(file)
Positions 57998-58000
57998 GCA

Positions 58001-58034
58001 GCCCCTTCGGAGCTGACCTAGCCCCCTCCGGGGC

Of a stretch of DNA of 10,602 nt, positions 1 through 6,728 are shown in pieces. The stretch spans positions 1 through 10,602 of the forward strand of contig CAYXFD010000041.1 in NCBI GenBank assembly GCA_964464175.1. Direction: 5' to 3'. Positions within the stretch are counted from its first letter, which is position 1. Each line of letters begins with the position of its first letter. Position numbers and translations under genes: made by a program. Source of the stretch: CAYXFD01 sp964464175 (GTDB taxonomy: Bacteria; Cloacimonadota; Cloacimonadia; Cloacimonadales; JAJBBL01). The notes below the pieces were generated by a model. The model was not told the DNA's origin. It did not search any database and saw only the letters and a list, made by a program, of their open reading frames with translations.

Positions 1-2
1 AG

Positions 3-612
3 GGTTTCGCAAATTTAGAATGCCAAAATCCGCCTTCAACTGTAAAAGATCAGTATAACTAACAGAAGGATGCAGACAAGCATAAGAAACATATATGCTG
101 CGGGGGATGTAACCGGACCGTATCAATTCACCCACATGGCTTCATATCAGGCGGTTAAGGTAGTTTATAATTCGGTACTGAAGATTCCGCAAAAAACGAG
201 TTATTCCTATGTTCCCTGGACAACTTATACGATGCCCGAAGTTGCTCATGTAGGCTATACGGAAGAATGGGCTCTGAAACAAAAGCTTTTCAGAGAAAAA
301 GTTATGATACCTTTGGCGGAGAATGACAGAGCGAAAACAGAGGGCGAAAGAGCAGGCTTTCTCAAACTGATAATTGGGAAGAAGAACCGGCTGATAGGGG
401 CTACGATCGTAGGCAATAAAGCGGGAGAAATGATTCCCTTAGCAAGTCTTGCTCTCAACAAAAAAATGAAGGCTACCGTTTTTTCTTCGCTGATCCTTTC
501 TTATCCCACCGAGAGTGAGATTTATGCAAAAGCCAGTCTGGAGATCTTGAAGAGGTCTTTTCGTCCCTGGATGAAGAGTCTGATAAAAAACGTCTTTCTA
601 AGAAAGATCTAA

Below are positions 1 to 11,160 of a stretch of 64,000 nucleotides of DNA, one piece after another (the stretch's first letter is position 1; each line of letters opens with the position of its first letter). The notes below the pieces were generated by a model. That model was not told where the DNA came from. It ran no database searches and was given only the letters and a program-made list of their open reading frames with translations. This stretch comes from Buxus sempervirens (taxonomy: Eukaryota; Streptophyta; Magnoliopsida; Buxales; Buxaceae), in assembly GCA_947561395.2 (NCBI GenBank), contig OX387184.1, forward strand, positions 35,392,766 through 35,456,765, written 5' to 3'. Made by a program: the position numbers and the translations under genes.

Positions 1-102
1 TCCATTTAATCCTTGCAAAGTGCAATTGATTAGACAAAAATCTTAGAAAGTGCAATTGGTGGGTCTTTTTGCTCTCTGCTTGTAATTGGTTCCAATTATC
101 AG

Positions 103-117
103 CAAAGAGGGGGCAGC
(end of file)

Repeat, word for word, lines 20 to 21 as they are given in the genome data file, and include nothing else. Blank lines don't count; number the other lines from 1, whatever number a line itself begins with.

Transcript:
Positions 103-117
103 CAAAGAGGGGGCAGC